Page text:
- It has been thought that Meyer owned more property in Singapore than any other single person, becoming an influential municipal commissioner as well as a board member of the Straits Committee on currency. He built the colony’s first rental apartments located in Katong and hired Baghdadi clerks to collect the rent and bring it to the main office Meyer Chambers on Raffles Place.
His first wife was Khatoon (see Khatoon Meyer) with whom he had three sons and four daughters. His second wife Rebecca (see Rebecca Messouda Sassoon- Meyer) died 1915. He also adopted 3 children of a former business associate who had died: Isaac Shooker (later called Stanley), and Sophie Abed ( Abbott). His daughter Moselle (see Moselle Moses - Nissim) helped bring them up.
1900’s - in Singapore
The wealthier Jews had separated themselves from the other Jews , physically and psychologically. The opium marked was tainted by widespread disapproval and thus was out of Baghdadi hands by the time the government took over in 1910.
The Baghdadi Jews now traded tin, rubber and textiles. Jewish businessmen were so prominent in the stock market that trading reportedly closed on Yom Kippur (the most important Jewish Holiday).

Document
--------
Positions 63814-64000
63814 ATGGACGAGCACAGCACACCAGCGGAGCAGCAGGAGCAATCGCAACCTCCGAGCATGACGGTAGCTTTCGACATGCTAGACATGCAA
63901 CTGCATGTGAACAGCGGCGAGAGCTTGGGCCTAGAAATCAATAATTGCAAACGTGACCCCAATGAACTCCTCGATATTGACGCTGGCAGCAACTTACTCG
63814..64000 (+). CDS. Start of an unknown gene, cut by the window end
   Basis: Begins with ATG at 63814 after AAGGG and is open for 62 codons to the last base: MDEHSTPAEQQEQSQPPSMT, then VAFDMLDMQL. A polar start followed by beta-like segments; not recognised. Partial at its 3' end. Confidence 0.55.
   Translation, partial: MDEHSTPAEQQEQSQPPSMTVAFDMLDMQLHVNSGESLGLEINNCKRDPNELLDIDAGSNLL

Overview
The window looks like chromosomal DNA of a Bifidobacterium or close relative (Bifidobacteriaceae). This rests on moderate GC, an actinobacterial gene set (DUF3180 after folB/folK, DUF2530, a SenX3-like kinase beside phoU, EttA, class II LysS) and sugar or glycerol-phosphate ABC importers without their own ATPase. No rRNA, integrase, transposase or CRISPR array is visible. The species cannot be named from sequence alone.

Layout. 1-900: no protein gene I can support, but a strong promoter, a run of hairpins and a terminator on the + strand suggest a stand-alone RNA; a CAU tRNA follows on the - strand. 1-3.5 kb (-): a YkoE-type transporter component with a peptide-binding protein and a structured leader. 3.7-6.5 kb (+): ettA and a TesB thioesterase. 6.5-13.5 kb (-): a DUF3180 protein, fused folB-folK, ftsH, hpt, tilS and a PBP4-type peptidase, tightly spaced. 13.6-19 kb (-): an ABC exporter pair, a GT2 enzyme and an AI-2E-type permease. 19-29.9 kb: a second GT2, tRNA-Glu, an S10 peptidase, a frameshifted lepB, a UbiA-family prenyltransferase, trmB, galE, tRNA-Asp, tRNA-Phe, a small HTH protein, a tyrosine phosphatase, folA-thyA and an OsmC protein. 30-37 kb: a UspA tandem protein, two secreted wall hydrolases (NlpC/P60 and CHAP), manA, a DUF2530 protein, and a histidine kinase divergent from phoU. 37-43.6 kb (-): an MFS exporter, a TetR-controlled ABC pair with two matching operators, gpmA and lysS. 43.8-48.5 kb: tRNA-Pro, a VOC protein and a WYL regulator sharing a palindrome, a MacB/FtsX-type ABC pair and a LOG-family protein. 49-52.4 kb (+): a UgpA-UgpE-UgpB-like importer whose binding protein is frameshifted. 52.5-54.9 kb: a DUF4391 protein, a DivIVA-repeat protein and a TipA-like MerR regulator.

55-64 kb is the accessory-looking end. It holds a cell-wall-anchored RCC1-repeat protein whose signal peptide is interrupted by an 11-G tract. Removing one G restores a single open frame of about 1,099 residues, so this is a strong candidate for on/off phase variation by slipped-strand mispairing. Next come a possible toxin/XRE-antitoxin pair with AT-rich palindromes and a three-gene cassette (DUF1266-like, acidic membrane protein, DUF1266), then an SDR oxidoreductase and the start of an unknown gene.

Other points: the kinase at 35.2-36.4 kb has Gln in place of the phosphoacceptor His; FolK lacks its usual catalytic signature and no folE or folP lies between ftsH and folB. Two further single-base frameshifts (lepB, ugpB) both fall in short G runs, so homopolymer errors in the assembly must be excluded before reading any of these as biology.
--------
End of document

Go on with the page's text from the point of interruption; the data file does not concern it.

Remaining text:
- Joe Elias (see Joseph Aaron Elias)
- Elias and Grimberg families
Jacob Balzar (see Jacob Balzer) lived to a ripe old age and died 103 in Palestine, he was the Ashkenazi father of Serena Balzar Elias (see Serena Elias) and her sister Rosina were born in Solonika, Greece. His wife Estrella (see Estrella Balzer) died when the children were quite young. Miriam Gubbay agreed to take 10 year old Serena, soon Rosina (see Rosina Grimberg) was married to Abraham Grimberg (see Abraham Grimberg), (grandfather of Joe Grimberg) a German Austrian national who owned a tobacco factory in the Spanish-owner Philippines. Abraham and then Rosina died unexpectedly, leaving their 5 children orphaned :
- Esther (1897-7357) (see Esther Grimberg)
- Maria ( 1889-1971) (see Maria Grimberg)
- Heindrick (1890-1900) (see Heindrick Grimberg)
- Emanuel (ca 1891-1948) (see Emanuel Grimberg)
- Frederick (Sunny) Sassoon (1892-1965) (see Frederick "Sunny" Sassoon Grimberg)
Serena raised Rosina’s five children in addition to her own seven in Singapore. The Grimberg and Elias cousins grew up together, the descendents making an important impact on colonial and post colonial Singapore. Aaron Elias (see Maria Grimberg) died of cancer age 52, his eldest son Joe Elias (see Joseph Aaron Elias) became head of the family. Serena’s children:
Ambassadors of Zionism
- David J. Elias (see David J Elias)
Born in Calcutta and married his cousin Miriam Elias, (see Miriam Elias), the eldest daughter of Aaron and Serena Elias, (see Aaron Shalome Joseph Elias and Serena Elias) in 1914. They lived in Singapore and had eight children, four boys and four girls who were sent to school in England. David and Miriam left Singapore before WW11, but returned after it ended.
- Ezekiel Saleh Manasseh